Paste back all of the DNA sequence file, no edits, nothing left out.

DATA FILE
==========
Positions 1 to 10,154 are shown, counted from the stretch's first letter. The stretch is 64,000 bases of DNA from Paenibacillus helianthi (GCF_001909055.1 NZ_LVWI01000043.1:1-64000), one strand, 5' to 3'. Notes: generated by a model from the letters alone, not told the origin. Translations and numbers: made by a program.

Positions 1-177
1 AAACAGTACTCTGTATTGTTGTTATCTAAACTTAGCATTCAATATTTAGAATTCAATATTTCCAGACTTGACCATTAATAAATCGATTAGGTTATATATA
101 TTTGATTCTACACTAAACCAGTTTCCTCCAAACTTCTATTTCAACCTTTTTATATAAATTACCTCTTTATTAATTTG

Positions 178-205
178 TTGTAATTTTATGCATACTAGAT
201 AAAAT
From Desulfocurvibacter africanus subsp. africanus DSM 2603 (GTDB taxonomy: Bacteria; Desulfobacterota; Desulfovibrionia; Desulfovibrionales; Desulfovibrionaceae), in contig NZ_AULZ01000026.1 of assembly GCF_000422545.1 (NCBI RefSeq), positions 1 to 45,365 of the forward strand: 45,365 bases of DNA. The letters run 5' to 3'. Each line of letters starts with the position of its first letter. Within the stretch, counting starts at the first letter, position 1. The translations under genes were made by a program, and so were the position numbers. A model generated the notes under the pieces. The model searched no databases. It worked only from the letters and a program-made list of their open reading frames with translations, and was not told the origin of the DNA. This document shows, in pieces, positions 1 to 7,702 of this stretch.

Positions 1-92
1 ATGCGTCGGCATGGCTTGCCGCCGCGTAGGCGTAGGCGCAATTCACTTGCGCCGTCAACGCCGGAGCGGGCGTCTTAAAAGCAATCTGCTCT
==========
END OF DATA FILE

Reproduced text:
Positions 1 to 10,154 are shown, counted from the stretch's first letter. The stretch is 64,000 bases of DNA from Paenibacillus helianthi (GCF_001909055.1 NZ_LVWI01000043.1:1-64000), one strand, 5' to 3'. Notes: generated by a model from the letters alone, not told the origin. Translations and numbers: made by a program.

Positions 1-177
1 AAACAGTACTCTGTATTGTTGTTATCTAAACTTAGCATTCAATATTTAGAATTCAATATTTCCAGACTTGACCATTAATAAATCGATTAGGTTATATATA
101 TTTGATTCTACACTAAACCAGTTTCCTCCAAACTTCTATTTCAACCTTTTTATATAAATTACCTCTTTATTAATTTG

Positions 178-205
178 TTGTAATTTTATGCATACTAGAT
201 AAAAT
From Desulfocurvibacter africanus subsp. africanus DSM 2603 (GTDB taxonomy: Bacteria; Desulfobacterota; Desulfovibrionia; Desulfovibrionales; Desulfovibrionaceae), in contig NZ_AULZ01000026.1 of assembly GCF_000422545.1 (NCBI RefSeq), positions 1 to 45,365 of the forward strand: 45,365 bases of DNA. The letters run 5' to 3'. Each line of letters starts with the position of its first letter. Within the stretch, counting starts at the first letter, position 1. The translations under genes were made by a program, and so were the position numbers. A model generated the notes under the pieces. The model searched no databases. It worked only from the letters and a program-made list of their open reading frames with translations, and was not told the origin of the DNA. This document shows, in pieces, positions 1 to 7,702 of this stretch.

Positions 1-92
1 ATGCGTCGGCATGGCTTGCCGCCGCGTAGGCGTAGGCGCAATTCACTTGCGCCGTCAACGCCGGAGCGGGCGTCTTAAAAGCAATCTGCTCT